Watching the final minutes of Harvard’s historic NCAA men’s basketball tournament win on ESPN International, Staples founder Tom Stemberg was gripped with anxiety.
First, he worried that 14th-seeded Harvard would suffer a late-game collapse. Then, with a 68-62 victory over third-seeded New Mexico secure, the Harvard alumnus and diehard fan worried about missing the team’s second-round game.
Traveling in Australia on business, Stemberg celebrated by e-mailing family and travel agents, trying desperately to book a return trip from Sydney to Salt Lake City in time for Saturday’s 6:10 p.m. (EDT) tipoff against Arizona.
“If I thought they were going to the NCAA Tournament, I would not have agree to be at a board meeting in Australia when the tournament started,” Stemberg said. “That’s how surprised I am. I’ve been following this team for 40 years, and it’s incredible. I’m still tingling.”
Stemberg has cheered and fund-raised for the program since the early 1970s. The Crimson’s first NCAA Tournament victory represented the fulfillment of a long-held dream for him and other alumni closely tied to the men’s basketball team.
From far and wide, alumni took to social media and congratulated the players. Jeremy Lin, who graduated from Harvard in 2010 and plays for the Houston Rockets, tweeted “Yyyyyeeeeesssssssss!!! Harvard winssss!!! hahahaha I told you.”
With most Harvard students away on spring break this week and with sports not as central to student life as at other universities, the reaction on campus was more subdued. Fresh from a pickup basketball game at the Malkin Athletic Center, wearing shorts in 35-degree weather, Harvard junior Daniel Cooney of Westchester, N.Y., said he was among a half-dozen students who watched the game on television at Leverett House, which is on campus. He heard the most enthusiasm from alumni on Facebook.
“I saw a lot of alumni commenting that it was the first time they could act proud to be a Harvard grad without seeming pretentious,” said Cooney. “As a student, it lets you be proud about Harvard in a way that you don’t have to lie and say, ‘Oh, I go to school in Boston.’ ”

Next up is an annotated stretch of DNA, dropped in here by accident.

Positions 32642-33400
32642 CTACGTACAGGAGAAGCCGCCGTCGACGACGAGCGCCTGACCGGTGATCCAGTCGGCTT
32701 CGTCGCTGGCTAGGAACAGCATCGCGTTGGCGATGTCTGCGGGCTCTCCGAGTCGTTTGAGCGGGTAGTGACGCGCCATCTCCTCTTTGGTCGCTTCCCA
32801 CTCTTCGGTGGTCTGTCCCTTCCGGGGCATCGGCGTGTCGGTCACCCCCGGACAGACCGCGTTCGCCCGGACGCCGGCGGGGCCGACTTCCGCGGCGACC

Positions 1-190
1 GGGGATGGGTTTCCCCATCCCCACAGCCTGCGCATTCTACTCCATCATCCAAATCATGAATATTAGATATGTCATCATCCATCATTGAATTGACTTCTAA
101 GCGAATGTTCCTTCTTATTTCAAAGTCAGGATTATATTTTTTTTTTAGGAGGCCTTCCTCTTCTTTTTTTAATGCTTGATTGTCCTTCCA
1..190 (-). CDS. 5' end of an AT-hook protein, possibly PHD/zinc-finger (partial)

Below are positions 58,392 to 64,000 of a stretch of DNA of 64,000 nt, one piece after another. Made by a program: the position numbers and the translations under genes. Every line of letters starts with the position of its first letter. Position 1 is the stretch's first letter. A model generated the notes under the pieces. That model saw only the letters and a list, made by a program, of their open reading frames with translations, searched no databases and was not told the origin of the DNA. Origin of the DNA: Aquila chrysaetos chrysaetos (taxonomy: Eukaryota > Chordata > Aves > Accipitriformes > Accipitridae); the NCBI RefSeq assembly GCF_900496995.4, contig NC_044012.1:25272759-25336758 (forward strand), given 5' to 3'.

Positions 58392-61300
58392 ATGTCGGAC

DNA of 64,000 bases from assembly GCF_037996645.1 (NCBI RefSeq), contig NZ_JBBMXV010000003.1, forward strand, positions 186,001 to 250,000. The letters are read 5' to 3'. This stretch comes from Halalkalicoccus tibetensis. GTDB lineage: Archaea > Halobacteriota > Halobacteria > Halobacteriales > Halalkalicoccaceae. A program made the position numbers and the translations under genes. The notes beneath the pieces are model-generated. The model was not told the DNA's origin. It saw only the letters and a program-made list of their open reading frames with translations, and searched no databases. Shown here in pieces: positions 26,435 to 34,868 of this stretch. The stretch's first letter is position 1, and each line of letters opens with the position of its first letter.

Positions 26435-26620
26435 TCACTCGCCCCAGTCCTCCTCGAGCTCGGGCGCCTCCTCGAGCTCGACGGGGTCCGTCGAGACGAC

Grabbing a bite to eat at a Harvard Square restaurant, sophomore Leila Hofer of Ann Arbor, Mich., said she didn’t follow the men’s basketball team, but knew there was a big game Thursday.
“It’s a big deal for some people, probably more the athletes and sports communities,” said Hofer. “I’m somewhat removed from those communities.”
Alumni who once played for the Crimson, who saw the program through the years between its first NCAA Tournament berth in 1946 and its second in 2012, viewed Thursday night’s victory as “another step.” Joe Carrabino, Harvard’s all-time leading scorer, said the victory was what “former players all dream about.”
“All the guys who played at Harvard came with the same goals: to win the Ivy League title and play in an NCAA Tournament,” said Carrabino. “Unfortunately, we never made it. So there’s great joy among the former players and great pride in the program and what [coach] Tommy Amaker and the boys did, and not just for what they did against New Mexico. Tommy has gotten it into these kids that, ‘Hey, we can compete with the best, if we believe in ourselves and work hard enough.’ There’s no reason you can’t compete at the highest level, just because you’re in the Ivy League.”
In six seasons under Amaker, Harvard has grown into a nationally respected program capable of competing against top teams. Without athletic scholarships, Amaker has sold talented recruits on the Crimson’s potential to be perennial Ivy League title contenders and regular NCAA tournament participants. Thursday’s upset was part of his vision.
However, after Harvard lost senior cocaptains Kyle Casey and Brandyn Curry because of an academic scandal that involved as many as 125 students, its first tournament win was not expected this season. Without Casey and Curry, many Ivy League observers figured the Crimson wouldn’t even defend their league title. But younger players seized the opportunity. With Casey and Curry expected back next season, expectations are high for the Crimson’s future.
The win over New Mexico “was the national coming-out party for Harvard basketball,” said Carmen Scarpa, who played for Harvard in the mid-1980s. “Last year, they were happy to be there and more nervous. This year, from the very beginning they competed. It looked like they belonged. They were as good as New Mexico from the opening tap. It’s given us great exposure, but it might be bad because it’s given people more exposure to Tommy.”Continued...